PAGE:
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  17.  63
    Arthur Fine (1975). How to Compare Theories: Reference and Change. Noûs 9 (1):17-32.
  18.  34
    Arthur Fine (1982). Some Local Models for Correlation Experiments. Synthese 50 (2):279 - 294.
    This paper constructs two classes of models for the quantum correlation experiments used to test the Bell-type inequalities, synchronization models and prism models. Both classes employ deterministic hidden variables, satisfy the causal requirements of physical locality, and yield precisely the quantum mechanical statistics. In the synchronization models, the joint probabilities, for each emission, do not factor in the manner of stochastic independence, showing that such factorizability is not required for locality. In the prism models the observables are not random variables (...)
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  19.  31
    Maximilian Schlosshauer & Arthur Fine (2005). On Zurek's Derivation of the Born Rule. Foundations of Physics 35 (2):197-213.
  20. Axel Mueller & Arthur Fine, Realism, Beyond Miracles.
    Two things about Hilary Putnam have not changed throughout his career: some (including Putnam himself) have regarded him as a “realist” and some have seen him as a philosopherwho changed his positions (certainly with respect to realism) almost continually. Apparently, what realism meant to him in the 1960s, in the late seventies and eighties, and in the nineties, respectively, are quite different things. Putnam indicates this by changing prefixes: scientific, metaphysical, internal, pragmatic, commonsense, but always realism. Encouraged by Putnam’s own (...)
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  21.  47
    Arthur Fine (1984). And Not Anti-Realism Either. Noûs 18 (1):51-65.
    This paper develops lines of criticism directed at two currently popular versions of anti-realism: the putnam-rorty-kuhn version that is centered on an acceptance theory of truth, and the van fraassen version that is centered on empiricist strictures over warranted beliefs. the paper continues by elaborating and extending a stance, called "the natural ontological attitude", that is neither realist nor anti-realist.
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  22.  9
    Arthur Fine (1980). Correlations and Physical Locality. PSA: Proceedings of the Biennial Meeting of the Philosophy of Science Association 1980:535 - 562.
    Two principles of locality used in discussions about quantum mechanics are distinguished. The intuitive no-action-at-a distance requirement is called physical locality. There is also a mathematical requirement of a kind of factorizability which is referred to as "locality". It is argued in this paper that factorizability is not necessary for physical locality. Ways of producing models that are physically local although not factorizable which are concerned with correlations between the behavior of pairs of particles are suggested. These models can account (...)
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  23.  26
    Arthur Fine (1974). On the Completeness of Quantum Theory. Synthese 29 (1-4):257 - 289.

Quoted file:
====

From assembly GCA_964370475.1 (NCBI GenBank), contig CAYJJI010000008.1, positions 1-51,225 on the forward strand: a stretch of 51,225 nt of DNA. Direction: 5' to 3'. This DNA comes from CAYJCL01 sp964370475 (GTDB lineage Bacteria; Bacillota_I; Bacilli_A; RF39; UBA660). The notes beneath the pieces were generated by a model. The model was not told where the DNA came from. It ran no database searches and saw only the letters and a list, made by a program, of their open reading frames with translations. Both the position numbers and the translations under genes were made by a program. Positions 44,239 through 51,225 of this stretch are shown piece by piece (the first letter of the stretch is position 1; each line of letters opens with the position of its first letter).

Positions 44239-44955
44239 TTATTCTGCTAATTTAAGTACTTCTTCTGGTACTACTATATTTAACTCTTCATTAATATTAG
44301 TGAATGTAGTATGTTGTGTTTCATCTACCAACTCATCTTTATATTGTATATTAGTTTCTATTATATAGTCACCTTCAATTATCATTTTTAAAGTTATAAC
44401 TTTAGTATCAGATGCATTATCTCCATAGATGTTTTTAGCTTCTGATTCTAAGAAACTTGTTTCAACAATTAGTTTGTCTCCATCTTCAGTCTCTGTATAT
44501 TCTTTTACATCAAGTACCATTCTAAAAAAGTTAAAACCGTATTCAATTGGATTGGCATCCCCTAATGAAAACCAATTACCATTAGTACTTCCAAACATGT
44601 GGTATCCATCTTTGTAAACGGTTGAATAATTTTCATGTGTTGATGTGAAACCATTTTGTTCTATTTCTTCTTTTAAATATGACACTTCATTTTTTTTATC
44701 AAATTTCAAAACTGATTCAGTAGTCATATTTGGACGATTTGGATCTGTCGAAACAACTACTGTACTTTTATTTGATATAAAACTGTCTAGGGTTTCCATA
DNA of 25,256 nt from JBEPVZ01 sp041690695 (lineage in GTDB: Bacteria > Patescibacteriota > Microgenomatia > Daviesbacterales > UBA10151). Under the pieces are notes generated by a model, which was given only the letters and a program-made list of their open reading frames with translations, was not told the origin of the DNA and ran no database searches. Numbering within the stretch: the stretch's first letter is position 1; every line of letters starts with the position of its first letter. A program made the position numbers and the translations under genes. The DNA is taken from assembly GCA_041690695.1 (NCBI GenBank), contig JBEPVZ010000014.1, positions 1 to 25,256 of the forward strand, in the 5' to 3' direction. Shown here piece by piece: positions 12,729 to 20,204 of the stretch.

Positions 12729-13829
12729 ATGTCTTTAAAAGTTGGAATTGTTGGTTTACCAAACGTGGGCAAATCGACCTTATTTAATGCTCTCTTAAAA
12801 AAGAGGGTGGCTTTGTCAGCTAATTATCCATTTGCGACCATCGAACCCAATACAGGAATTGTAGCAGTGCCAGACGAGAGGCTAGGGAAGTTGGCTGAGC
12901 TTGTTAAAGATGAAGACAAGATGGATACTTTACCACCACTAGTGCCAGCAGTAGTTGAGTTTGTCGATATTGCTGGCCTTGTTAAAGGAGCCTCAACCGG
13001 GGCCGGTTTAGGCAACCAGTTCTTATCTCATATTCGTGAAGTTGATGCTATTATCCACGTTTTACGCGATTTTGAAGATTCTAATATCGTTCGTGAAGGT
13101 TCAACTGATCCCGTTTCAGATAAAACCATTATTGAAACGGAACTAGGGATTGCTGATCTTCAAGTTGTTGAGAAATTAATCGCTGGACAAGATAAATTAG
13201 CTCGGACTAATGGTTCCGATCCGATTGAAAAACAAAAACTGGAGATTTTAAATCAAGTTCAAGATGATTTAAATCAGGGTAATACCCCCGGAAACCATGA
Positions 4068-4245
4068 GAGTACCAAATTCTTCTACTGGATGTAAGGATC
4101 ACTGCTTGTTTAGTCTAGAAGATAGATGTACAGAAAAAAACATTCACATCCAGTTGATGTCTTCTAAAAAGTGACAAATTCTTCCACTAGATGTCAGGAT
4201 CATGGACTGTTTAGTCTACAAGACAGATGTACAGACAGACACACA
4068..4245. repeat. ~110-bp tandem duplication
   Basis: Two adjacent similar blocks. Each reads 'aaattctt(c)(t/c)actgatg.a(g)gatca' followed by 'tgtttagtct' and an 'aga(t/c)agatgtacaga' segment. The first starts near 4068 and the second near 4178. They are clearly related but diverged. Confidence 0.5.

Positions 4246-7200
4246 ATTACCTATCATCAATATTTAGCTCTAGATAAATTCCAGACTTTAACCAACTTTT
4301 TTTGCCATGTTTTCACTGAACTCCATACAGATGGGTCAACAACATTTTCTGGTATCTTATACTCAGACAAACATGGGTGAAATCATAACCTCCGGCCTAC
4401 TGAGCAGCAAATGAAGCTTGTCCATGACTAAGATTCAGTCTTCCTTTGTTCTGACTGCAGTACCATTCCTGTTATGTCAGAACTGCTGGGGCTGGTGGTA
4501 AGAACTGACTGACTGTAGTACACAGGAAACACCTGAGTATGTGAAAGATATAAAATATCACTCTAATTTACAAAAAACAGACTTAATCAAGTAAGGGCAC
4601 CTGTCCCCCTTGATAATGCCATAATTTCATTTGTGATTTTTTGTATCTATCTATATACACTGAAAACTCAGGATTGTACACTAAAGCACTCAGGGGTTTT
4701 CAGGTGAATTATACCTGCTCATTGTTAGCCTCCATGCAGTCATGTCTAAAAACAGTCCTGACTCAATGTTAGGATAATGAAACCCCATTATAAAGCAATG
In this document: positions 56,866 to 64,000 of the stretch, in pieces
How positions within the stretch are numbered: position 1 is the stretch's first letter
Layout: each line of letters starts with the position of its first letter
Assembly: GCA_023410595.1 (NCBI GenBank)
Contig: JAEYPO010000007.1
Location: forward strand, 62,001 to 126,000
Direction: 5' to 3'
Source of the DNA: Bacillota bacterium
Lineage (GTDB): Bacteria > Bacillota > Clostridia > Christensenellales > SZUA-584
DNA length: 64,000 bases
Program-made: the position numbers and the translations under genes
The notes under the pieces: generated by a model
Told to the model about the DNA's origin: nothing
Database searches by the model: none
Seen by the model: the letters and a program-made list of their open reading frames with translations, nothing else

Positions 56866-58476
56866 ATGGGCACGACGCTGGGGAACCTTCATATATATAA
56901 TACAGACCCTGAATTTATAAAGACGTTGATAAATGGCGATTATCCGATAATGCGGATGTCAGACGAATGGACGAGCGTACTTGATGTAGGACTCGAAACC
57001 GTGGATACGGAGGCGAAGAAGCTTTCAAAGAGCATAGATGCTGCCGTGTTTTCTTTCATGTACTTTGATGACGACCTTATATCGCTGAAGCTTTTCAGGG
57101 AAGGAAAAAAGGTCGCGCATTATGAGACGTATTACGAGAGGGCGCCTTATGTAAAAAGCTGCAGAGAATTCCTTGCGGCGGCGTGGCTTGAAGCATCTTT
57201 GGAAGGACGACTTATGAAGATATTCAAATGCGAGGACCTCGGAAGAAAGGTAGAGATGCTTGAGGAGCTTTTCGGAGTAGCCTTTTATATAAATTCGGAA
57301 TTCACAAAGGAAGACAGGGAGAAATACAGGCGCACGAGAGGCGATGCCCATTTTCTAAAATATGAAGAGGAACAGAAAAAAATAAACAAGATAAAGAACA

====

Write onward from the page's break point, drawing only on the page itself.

24. Arthur Fine (2008). Epistemic Instrumentalism, Exceeding Our Grasp. [REVIEW] Philosophical Studies 137 (1):135 - 139.
    In the concluding chapter of Exceeding our Grasp Kyle Stanford outlines a positive response to the central issue raised brilliantly by his book, the problem of unconceived alternatives. This response, called "epistemic instrumentalism", relies on a distinction between instrumental and literal belief. We examine this distinction and with it the viability of Stanford's instrumentalism, which may well be another case of exceeding our grasp.
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  25.  8
    Mara Beller & Arthur Fine (1994). Bohr's Response to EPR. In Jan Faye & Henry J. Folse (eds.), Niels Bohr and Contemporary Philosophy. Kluwer Academic Publishers 1--31.
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  26.  30
    Arthur Fine (1998). The Viewpoint of No-One in Particular. Proceedings and Adresses of the Apa 72 (2):9-20.
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  27.  66
    Arthur Fine (1999). Fine Sense of Mischief. The Philosophers' Magazine 5 (5):47-48.
  28.  83
    D. Fine & A. Fine (1997). Gauge Theory, Anomalies and Global Geometry: The Interplay of Physics and Mathematics. Studies in History and Philosophy of Science Part B 28 (3):307-323.
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  29.  14
    A. Fine (1990). Einstein and Ensembles: Response. [REVIEW] Foundations of Physics 20 (8):967-989.
    This article reexamines Einstein's views concerning ensembles and the quantum state function, by way of responding to criticism on this topic. The response calls attention to the range of interpretations found in Einstein's writings, and their function, and emphasizes the nonspecificity of his discussions. It also offers some guidelines for scholarship and criticism in this area.
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  30.  19
    Arthur Fine (2007). Relativism, Pragmatism, and the Practice of Science. In C. J. Misak (ed.), New Pragmatists. Oxford University Press 50--68.
    "But science in the making, science as an end to be pursued, is as subjective and psychologically conditioned as any other branch of human endeavor-- so much so that the question, What is the purpose and meaning of science? receives quite different answers at different times and from different sorts of people" (Einstein 1934, p. 112).
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  31.  11
    Arthur Fine (1999). Locality and the Hardy Theorem. In Jeremy Butterfield & Constantine Pagonis (eds.), From Physics to Philosophy. Cambridge University Press 1.